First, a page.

Chapter 7. Prophylaxis of catheter-related thrombosis

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7.1. Bibliographic strategy results
7.2. Data extraction
7.3. Data analysis
7.4. Discussion
7.5.Recommendations –Prophylaxis of catheter-related thrombosis


 

7.1. Bibliographic strategy results

 

HTA Questions

Studies included

HTA 1: VKA

5 randomized controlled trials

[BERN1990] [COUBAN2005] [HEATON2002] [RUUD2006] [YOUNG2009]

6 meta-analyses

[CARRIER2007] [AKL2007] [RAWSON2007] [KIRKPATRICK2007] [CHAUKIYAL2008] [AKL2008[J1] ]

HTA 2: UFH

1 randomized study

[ABDELKEFI2004]

HTA 3: LMWH

6 randomized trials

[MONREAL1996] [MISMETTI2003] [VERSO2005] [KARTHAUS2006] [NIERS2007] [DECICCO2009]

5 meta-analyses

[CARRIER2007] [AKL2007] [RAWSON2007] [J2] [KIRKPATRICK2007] [CHAUKIYAL2008]

HTA 4: Thrombolytics

1 non-randomized prospective study

[KALMANTI2002]

1 randomized double-blind study

[VANROODEN2008]

HTA 4: Type of CVC and insertion techniques

1 meta-analysis

[SABER2010]

3 randomized trials

[BIFFI2001] [CARLO2004] [BIFFI2009]

4 prospective non-randomized trials [LABOUREY2004] [LEE2006] [LUCIANI2001] [NIGHTINGALE1997]

6 retrospective studies

[EASTRIDGE1995] [CRAFT1996 [CADMAN2004] [CAERS2005] [MORAZIN2005] [MCLEAN2005]



 [J1]lequel ? dans la liste des références, je ne vois pas de titre évoquant CRT parmi les AKL2008. Dans PubMed j’ai trouvé cette ref, mais de 2011 :

 

Akl EA, Vasireddi SR, Gunukula S, Yosuico VE, Barba M, Sperati F, Cook D, Schünemann H. Anticoagulation for patients with cancer and central venous catheters. Cochrane Database Syst Rev. 2011 Apr 13;(4):CD006468. Review.

 

 [J2]Je ne vois pas de comparaison impliquant LMWH, ni table 33, ni dans le titre de l’article, ni dasn l’abstract que j’ai consulté sur PubMed (?)
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7.2. Data extraction

7.2: Data extraction: Cliquez pour télécharger

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7.3. Data analysis

 

VKA

Studies

5 randomized controlled trials

[BERN1990] [COUBAN2005] [HEATON2002] [RUUD2006] [YOUNG2009]

5 meta-analyses

[CARRIER2007] [AKL2007] [RAWSON2007] [KIRKPATRICK2007] [CHAUKIYAL2008][J1]

Agreement

Yes

4 randomized trials in agreement

4 meta-analyses in agreement

Quality of evidence

High

Results

VKA low dose:

In the most recent studies: similar CRT rate with and without VKA prevention (5% symptomatic CRT)

One meta-analysis showed a decrease of CRT, but no effect on PE in all CRT (few symptomatic and asymptomatic events) [KIRKPATRICK2007]

One positive study on asymptomatic CRT with VKA started before CVC insertion [DECICCO 2009[J2] ]

Low intensity VKA (INR 1-5 to 2):

One randomized study (1570 patients included and evaluated) showing a decrease of symptomatic CRT with an increased risk of bleeding [YOUNG 2009].

 

UFH

Studies

1 randomized study

[ABDELKEFI2004]

Agreement

Not applicable

Quality of evidence

Moderate (randomized, serious study limitation)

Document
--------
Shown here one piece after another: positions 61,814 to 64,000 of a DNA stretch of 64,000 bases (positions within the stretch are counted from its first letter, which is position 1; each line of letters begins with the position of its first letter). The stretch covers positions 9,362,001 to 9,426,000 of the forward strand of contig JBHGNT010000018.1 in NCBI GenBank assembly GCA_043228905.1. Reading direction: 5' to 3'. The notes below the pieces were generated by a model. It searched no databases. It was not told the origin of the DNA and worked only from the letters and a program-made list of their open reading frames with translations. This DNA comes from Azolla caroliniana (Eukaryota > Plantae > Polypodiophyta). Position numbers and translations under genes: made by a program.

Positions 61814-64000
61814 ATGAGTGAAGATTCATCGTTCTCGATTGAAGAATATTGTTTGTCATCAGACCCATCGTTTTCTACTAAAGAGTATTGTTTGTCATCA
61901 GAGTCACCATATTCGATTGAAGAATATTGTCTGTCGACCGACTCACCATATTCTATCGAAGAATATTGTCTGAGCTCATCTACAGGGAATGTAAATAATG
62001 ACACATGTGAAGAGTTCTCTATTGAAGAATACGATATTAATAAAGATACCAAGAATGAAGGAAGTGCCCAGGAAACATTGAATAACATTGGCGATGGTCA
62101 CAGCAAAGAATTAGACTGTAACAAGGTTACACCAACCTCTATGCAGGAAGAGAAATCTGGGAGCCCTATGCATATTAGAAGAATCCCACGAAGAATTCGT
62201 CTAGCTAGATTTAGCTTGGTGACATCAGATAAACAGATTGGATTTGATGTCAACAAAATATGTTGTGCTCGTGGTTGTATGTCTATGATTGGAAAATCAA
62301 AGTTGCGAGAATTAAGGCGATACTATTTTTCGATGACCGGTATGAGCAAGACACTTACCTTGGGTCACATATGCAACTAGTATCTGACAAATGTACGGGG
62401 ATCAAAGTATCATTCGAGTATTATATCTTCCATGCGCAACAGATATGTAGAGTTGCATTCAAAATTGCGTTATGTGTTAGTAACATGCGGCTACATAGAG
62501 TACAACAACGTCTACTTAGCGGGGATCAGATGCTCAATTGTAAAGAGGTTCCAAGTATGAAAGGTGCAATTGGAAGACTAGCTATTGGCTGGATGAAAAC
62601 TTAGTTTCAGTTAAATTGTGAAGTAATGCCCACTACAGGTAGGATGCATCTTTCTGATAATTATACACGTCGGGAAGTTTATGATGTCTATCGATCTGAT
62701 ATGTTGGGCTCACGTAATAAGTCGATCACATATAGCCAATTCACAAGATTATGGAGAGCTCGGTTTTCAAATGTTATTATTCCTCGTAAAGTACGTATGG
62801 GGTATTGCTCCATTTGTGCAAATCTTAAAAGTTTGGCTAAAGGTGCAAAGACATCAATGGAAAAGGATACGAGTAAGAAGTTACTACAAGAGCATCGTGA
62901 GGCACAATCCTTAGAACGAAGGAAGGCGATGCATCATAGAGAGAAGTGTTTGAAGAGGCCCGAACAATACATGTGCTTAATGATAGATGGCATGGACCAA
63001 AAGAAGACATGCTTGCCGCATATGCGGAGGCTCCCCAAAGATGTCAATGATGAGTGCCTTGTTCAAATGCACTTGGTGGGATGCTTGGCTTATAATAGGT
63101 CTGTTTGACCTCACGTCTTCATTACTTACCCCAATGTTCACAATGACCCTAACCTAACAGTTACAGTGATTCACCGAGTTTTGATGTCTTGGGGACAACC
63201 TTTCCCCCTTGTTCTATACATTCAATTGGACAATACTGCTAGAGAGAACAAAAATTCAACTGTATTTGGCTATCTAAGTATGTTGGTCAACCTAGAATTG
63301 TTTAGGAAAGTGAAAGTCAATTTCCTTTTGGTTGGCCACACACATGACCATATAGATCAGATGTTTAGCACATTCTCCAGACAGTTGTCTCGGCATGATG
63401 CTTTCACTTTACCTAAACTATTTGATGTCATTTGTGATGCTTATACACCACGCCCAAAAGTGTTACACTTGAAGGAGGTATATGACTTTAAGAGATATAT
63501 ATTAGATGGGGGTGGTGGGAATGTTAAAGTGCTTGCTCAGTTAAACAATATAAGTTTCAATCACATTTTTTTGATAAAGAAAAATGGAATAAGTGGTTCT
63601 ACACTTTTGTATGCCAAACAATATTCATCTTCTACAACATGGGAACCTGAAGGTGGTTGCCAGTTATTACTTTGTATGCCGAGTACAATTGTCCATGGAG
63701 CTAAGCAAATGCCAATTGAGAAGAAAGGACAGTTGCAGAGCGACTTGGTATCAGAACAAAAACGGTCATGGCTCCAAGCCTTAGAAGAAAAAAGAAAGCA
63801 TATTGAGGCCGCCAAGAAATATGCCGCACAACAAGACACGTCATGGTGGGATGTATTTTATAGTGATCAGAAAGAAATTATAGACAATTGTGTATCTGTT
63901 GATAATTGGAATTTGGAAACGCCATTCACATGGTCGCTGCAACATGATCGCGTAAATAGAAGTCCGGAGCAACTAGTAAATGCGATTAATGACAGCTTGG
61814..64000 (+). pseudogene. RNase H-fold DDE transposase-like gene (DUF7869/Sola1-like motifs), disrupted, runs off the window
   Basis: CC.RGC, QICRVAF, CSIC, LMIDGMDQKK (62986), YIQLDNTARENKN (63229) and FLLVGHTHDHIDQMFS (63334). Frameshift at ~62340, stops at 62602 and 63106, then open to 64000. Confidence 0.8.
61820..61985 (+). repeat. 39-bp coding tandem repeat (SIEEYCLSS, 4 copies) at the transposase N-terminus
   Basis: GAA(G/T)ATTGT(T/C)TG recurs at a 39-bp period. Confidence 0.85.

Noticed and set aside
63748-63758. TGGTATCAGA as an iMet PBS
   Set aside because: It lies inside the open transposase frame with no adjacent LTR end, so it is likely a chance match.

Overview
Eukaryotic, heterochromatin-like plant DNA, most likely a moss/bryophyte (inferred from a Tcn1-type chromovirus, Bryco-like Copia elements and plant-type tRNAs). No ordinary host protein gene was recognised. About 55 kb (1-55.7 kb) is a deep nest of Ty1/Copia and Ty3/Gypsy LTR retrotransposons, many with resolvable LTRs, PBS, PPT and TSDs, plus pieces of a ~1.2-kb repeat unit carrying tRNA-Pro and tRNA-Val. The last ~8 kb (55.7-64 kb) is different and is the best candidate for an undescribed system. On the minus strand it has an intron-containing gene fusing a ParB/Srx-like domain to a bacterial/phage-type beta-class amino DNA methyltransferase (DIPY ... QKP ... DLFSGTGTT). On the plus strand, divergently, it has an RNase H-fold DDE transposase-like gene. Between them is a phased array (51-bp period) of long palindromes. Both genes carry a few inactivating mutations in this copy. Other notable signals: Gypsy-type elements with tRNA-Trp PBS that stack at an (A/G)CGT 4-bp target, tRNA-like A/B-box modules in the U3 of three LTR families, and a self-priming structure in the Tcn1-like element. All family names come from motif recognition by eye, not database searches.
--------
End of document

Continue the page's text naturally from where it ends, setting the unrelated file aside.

Results

Continuous intravenous infusion of UFH may decrease the incidence of symptomatic and asymptomatic CRT as diagnosed by Doppler US in bone marrow transplant recipients (adults and children)

 

LMWH

Studies

6 randomized trials

[MONREAL1996] [MISMETTI2003] [KARTHAUS2006] [VERSO2005] [NIERS2007] [DECICCO2009]

5 meta-analyses

[CARRIER2007] [AKL2007] [RAWSON2007] [KIRKPATRICK2007] [CHAUKIYAL2008]

Agreement

Yes

Quality of evidence

High

Results

The randomized trials showed no excess in major bleeding, but no benefit in preventing symptomatic VTE in the superior vena cava

Meta-analyses indicated a trend towards reduction of asymptomatic CRT or all CRT (asymptomatic and symptomatic) using different comparisons (VKA vs. no treatment[J3] , VKA + LMWH vs. no treatment)

 

Thrombolytics

Studies

1 non-randomized prospective study

[KALMANTI2002]

1 randomized double-blind study

[VANROODEN2008]

Agreement

Yes

Quality of evidence

Low (only one randomized study, but limitations as one study included few patients and one study evaluated CRT as a secondary endpoint, inconsistency)

Results

Neither study supported the use of fibrinolysis to prevent CRT in cancer patients.

 


 [J1]il y en a 6 au chapitre 7.1 Ici il manque le AKL2008 (existe-t-il ?)

 [J2]n’aurait-il pas fallu mettre cettte étude dans la liste des randomized controlled trials examinés pour VKA ? (car elle compare bien VKA à no treatment)

 

 [J3]pourquoi ici, dans la case LMWH ?

Conclusions
For the prevention of  CRT, when compared to no prophylaxis, there is no evidence to support:

  • the routine use of low dose of VKA (warfarin 1 mg )
  • the routine use of VKA to maintain an INR between 1.5 and 2
  • the use of continuous IV UFH or fibrinolytics
  • the routine use of LMWH

 

 

Type of CVC and insertion techniques

Studies

1 meta-analysis

[SABER2010]

3 randomized trials

[BIFFI2001] [CARLO2004] [BIFFI2009]

4 prospective non-randomized trials [LABOUREY2004] [LEE2006] [LUCIANI2001] [NIGHTINGALE1997]

6 retrospective studies

[EASTRIDGE1995] [CRAFT1996] [CADMAN2004] [CAERS2005] [MORAZIN2005] [MCLEAN2005]

Agreement

Yes

Quality of evidence

High (meta-analysis + consistency)

Results

Independent risk factors for CRT include:

–  Catheter tip location: SVC-RA junction or RA

–  Insertion site: jugular vein better than subclavian, right side better than left side

–  Type of catheter: valved tips = open-ended tips, implanted ports better than external
catheter

–  Past medical history of CVC

–  Doppler US guidance: no data

Conclusion
The catheter should be located: